The Historic District Council of New York City will present a lecture, “The History and Endurance of New York City’s Carnegie and Branch Libraries”, by Dr. Jeffrey Kroessler on Wednesday, October 29, 2014 at 5:30 pm at the Yorkville Branch of the New York Public Library (the first Carnegie Library built in New York City), 222 East 79th Street (between Second & Third Avenues).
In 1899, industrialist and philanthropist Andrew Carnegie donated the funds which would build 67 architecturally distinctive libraries in the five boroughs between 1901 and 1923. These buildings, of which 54 still function today as libraries, have been community landmarks ever since. Together with the more recently built branch libraries, and the famous main branches, they make up the three library systems that serve the dynamic population of New York City. Continue reading
After many thoughtful meetings and two site visits to The Frick over several months, the Historic Districts Council has determined that we cannot support the proposed institutional expansion at the individually landmarked Frick. Our thoughts are outlined in our statement below:
In a city of superlatives, The Frick is unique. One of the last remaining Millionaire’s Row mansions of the Gilded Age, The Frick residence was designed from the beginning to become a museum. Henry Clay Frick stipulated in his will that his home become “a public gallery of art to which the entire public shall forever have access…”and to this end, a separate Board of Directors for his art collection was established after his death in 1920. After the death of Mr. Frick’s wife Adelaide in 1931, architect John Russell Pope was commissioned to architecturally guide the mansion’s transition to a museum (described in its 1973 designation report as “sensitive architectural blendings of alterations and additions with the original mansion”). From its beginnings, The Frick has been a thoughtful, considered place. Continue reading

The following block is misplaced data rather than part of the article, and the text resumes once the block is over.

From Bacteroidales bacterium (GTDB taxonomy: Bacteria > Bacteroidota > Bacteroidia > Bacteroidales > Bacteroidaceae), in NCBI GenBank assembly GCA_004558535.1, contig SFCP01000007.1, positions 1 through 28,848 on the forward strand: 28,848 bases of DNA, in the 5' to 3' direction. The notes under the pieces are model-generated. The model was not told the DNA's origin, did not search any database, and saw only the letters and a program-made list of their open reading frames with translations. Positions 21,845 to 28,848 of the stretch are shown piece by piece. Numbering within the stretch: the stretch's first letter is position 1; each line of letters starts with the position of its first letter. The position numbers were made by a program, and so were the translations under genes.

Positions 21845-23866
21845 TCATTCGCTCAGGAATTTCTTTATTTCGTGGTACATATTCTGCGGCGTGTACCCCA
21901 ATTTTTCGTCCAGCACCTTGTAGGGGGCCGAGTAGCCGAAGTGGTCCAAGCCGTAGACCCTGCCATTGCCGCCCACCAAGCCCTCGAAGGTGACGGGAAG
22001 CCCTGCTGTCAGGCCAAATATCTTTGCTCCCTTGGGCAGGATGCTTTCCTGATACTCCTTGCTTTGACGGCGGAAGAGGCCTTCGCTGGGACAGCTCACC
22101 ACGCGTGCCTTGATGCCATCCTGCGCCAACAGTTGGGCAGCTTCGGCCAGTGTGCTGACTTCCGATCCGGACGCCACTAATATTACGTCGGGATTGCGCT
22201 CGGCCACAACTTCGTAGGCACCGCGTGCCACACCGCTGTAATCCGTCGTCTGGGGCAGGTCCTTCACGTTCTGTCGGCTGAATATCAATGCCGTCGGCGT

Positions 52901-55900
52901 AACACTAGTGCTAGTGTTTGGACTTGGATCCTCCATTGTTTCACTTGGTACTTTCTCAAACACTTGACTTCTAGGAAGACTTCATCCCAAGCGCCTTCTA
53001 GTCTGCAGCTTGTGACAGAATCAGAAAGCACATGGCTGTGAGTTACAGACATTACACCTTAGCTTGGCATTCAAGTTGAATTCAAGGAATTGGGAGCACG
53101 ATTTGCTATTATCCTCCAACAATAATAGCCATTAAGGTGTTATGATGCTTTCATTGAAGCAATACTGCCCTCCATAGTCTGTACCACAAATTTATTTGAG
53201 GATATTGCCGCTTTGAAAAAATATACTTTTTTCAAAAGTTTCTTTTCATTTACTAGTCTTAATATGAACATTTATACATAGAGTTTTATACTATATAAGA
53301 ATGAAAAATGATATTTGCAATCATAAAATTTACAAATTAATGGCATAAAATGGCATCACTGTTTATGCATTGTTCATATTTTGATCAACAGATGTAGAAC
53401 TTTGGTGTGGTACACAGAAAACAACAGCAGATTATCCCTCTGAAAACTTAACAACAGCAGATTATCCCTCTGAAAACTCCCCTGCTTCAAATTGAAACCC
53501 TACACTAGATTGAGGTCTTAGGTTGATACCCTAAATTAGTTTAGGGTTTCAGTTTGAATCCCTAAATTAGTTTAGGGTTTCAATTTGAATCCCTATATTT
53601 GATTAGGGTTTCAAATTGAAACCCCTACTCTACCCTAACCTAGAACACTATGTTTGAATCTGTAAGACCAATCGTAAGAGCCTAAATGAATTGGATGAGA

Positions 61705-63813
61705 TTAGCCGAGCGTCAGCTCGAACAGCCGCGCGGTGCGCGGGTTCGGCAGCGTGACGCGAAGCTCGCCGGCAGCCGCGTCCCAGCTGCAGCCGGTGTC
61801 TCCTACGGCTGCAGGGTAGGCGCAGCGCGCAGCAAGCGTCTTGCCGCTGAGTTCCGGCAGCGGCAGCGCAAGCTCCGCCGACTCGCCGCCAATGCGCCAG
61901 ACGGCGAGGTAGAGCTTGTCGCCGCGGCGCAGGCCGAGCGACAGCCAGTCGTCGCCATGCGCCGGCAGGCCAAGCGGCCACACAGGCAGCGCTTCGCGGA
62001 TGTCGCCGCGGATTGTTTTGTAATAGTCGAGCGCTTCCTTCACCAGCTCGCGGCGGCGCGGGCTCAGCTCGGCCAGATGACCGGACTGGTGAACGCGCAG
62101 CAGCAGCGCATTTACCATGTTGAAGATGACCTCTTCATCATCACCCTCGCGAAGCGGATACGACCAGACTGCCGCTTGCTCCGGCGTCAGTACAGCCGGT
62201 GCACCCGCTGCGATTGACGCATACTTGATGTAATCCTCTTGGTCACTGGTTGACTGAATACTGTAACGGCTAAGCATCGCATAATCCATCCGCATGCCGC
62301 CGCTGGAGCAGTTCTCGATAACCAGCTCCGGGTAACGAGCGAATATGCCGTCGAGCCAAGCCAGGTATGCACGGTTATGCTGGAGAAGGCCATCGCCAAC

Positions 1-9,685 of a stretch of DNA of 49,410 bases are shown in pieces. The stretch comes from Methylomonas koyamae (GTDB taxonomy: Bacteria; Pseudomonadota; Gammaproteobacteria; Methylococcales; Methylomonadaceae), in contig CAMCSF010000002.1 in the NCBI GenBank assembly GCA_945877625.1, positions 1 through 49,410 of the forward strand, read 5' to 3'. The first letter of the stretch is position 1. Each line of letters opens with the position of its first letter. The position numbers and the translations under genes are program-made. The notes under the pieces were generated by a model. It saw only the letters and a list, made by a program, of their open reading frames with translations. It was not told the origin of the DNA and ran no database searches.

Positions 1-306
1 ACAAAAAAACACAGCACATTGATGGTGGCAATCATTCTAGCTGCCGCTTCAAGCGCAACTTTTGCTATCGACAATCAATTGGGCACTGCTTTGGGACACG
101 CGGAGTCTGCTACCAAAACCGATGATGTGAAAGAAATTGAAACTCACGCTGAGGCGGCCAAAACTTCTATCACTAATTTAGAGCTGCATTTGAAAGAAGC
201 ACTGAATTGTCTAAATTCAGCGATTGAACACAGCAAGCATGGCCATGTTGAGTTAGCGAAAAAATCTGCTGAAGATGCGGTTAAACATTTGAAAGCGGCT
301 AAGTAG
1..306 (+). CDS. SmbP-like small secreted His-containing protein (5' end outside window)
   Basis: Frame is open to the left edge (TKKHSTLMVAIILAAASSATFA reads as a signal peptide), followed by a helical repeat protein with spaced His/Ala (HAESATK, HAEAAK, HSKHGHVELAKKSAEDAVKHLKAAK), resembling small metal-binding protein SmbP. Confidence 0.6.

The Historic Districts Council, the citywide advocate for New York City’s historic neighborhoods, will present its annual Landmarks Lion Award on November 19 to Andrew Scott Dolkart, the James Marston Fitch Professor of Historic Preservation and Director of the Historic Preservation Program at Columbia University Graduate School of Architecture, Planning and Preservation (GSAPP). Continue reading
The Real Estate Board of New York (REBNY) is at it again! To welcome newly appointed New York City Landmarks Preservation Commission Chair Meenakshi Srinivan on her first day, the trade association and lobbying group released yet another study claiming that landmark designation inhibits the development of affordable housing and is at odds with Mayor Bill de Blasio’s administration’s goals of preserving and creating 200,000 units of affordable housing over the next ten years.
REBNY’s complaints are nothing new, they are based on the group’s long-held and often-repeated premise that building on a landmarked site is so expensive and arduous that no one would ever want to do it. Continue reading